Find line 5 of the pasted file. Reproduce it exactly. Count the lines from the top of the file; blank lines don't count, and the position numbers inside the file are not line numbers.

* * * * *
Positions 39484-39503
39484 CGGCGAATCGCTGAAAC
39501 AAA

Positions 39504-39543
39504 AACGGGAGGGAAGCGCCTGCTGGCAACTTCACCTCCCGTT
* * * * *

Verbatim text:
39504 AACGGGAGGGAAGCGCCTGCTGGCAACTTCACCTCCCGTT